A record of our adventures between Pipit and her successor...
Following the death, at the grand old age of nearly 94, of our mother earlier this year, my sister Gill and I decided that it would be a nice idea to have a nostalgic holiday in North Devon, the location of our first family holidays together over half a century ago and, despite travelling all over the world, a firm favourite destination of our mother's to which she returned numerous times in later life, as has Gill.
Here then is a whistle-stop tour of some favourite places, with photos from Gill, Ian and ourselves - although September's weather is often clement, we did not anticipate the hottest week of the year in which to exert ourselves, so the words 'moist' and 'gusset' featured more than is normal...
Almost ready for the off - what could be more English than touring North Devon in a 50 year old Old English White MGB?
This MG started life in Abingdon, grew up in California (as did Ann), and returned to the UK some years later, where it was converted to RHD
We drove the length of the Atlantic Highway, roof down, overdrive engaged (the last thing I drove with overdrive on 3rd & 4th was a Sherpa van about 30 years ago!), to our first accommodation in Lynton. The MG was surprisingly comfortable and sprightly and drove very well for a car nearly as old as me - made a good noise too!
After returning from a relatively short stroll to the Valley of Rocks, we relaxed on the balcony overlooking the Bristol Channel and enjoyed the glorious weather, Gill's homemade lasagne and more than a glass or two - and the moon seemingly rising out of the oggin somewhere off Porthcawl.
We were looking for the witch, which we couldn't see, but we did see a nun on the run (well walking actually) shortly afterwards...
Not a bad view to wake up to
Our first strenuous walk from Lynton was down to Lynmouth, then up the coast path to Foreland Point, on to Countisbury and then back down through wooded valleys to Watersmeet. The reward, apart from the extensive views of the Bristol Channel from the top, was a crab sandwich and a pint or two back in Lynmouth before climbing back up to Lynton. Alas we didn't take the funicular railway as there was a lengthy queue, but we (apart from Ann) have done that before so we took some photos instead. The day was ended with an excellent Thai meal at The Cottage Inn, a relatively short stroll away.
Foreland Point - hold on to yer titfers...
On Wednesday we moved on to Combe Martin, the goal being to climb Little Hangman Hill.
Ann is shorter than me, but not by as much as this photo suggests - the car was parked on a downhill slope!
Some 55 years ago, my parents 'parked' my pushchair (it not being an off-road model) in a convenient bush half way up Little Hangman Hill, to be retrieved on the descent, and my sister carried me on her shoulders the rest of the way. This time we both walked to the summit...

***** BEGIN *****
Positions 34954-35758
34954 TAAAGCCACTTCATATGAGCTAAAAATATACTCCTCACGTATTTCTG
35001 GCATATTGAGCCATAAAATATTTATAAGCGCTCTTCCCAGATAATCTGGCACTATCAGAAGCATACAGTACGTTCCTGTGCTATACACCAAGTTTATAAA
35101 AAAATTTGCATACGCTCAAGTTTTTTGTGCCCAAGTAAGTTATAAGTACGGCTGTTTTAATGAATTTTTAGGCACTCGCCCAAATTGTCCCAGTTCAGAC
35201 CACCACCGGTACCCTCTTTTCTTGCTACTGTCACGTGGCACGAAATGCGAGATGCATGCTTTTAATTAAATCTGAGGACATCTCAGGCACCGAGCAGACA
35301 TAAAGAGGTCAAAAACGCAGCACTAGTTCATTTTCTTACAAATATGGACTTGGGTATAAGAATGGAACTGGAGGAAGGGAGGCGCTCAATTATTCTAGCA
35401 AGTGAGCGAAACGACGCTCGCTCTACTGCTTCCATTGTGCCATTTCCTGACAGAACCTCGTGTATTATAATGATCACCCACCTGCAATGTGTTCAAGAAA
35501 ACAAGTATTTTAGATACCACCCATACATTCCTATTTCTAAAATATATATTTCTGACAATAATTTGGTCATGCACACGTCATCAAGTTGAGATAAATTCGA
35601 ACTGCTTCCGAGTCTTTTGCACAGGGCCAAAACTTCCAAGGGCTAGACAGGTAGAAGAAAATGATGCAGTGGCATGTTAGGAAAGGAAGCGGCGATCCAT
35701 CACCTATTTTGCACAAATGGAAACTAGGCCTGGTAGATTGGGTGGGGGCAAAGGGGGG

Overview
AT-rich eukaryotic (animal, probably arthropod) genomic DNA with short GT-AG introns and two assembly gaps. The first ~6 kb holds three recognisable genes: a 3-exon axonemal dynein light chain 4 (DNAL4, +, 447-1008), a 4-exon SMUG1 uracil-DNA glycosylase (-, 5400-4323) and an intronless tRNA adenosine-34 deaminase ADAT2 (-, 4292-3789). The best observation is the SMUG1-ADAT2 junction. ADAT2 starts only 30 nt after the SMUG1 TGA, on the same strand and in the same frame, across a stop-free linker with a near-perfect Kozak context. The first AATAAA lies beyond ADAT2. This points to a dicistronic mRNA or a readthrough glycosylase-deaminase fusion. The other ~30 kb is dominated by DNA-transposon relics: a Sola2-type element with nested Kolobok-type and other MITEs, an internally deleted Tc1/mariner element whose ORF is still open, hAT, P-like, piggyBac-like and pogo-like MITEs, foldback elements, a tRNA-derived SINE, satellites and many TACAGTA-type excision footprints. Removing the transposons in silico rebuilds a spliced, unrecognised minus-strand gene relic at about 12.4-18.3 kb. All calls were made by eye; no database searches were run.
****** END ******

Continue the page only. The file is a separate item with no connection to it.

Again, more than 50 years ago, as a family we used to chug around Watermouth Cove in a boat built by my father, trusty British Seagull outboard on the transom:
Watermouth Cove, as seen (zoomed) from the top of Little Hangman Hill
After a quick lunch back in Combe Martin we moved on to The Town Farmhouse, our accommodation for the next two nights in Mortehoe. After a freshen-up we set off on foot to Woolacombe to obtain liquid provisions, then returned to Barricane Beach, where we each enjoyed meat & two veg - three Sri Lankan curries that is, from the pop-up (actually crane-down rather than pop-up) Barricane Beach Café on the beach - excellent food in a wonderful setting.
My mother above the same beach, about six years ago
We then made our way back uphill ('uphill' was a constant theme of the week), via the coast path, to return to The Chichester Arms, not 50 yards from our accommodation.
As a small child I spent plenty of time sitting on this wall with a glass of lemonade and a bag of crisps - my tipple of choice has changed but the wall hasn't...
On Thursday after 'the big breakfast' we set off on our longest, and most strenuous, walk of the week - Mortehoe to Lee Bay, then back along the coast path, via Morte Point, to Mortehoe - some 9 miles and many elevation changes on one of the hottest days of the year. Lee Bay is a significant place for me - it is where my mother had to shoo away an uncontrolled dog from p!ssing on my carrycot - this might explain, along with my milkround days of "he's only playing", why I am more of a cat person...
Fungi in woods leading to Lee Bay
A cat I befriended on the way to Lee Bay
"Is that Sherpa Tenzing? No, she looks fairly relaxed to me..."
Their best sides?
Bull Point Lighthouse
Seals off Morte Point
Finally, in case you were wondering, no, we haven't bought the MG - we 'chartered' her from Perranwell Garage, and very fine she was too. Mind you they do have a very tempting V12 XJS for sale...
Finally finally, thanks to sister Gill and brother-in-law Ian for organising (apart from the Lynton accommodation, that was my work!) a perfect itinerary for a relaxing and laughter filled week, taking in wonderful scenery, food & drink.
Finally, finally, finally:
Audrey MacKellar, 1929 - 2023
Sandy (Douglas Alexander) (A.K.A. John in the pub!) MacKellar, 1926 - 1984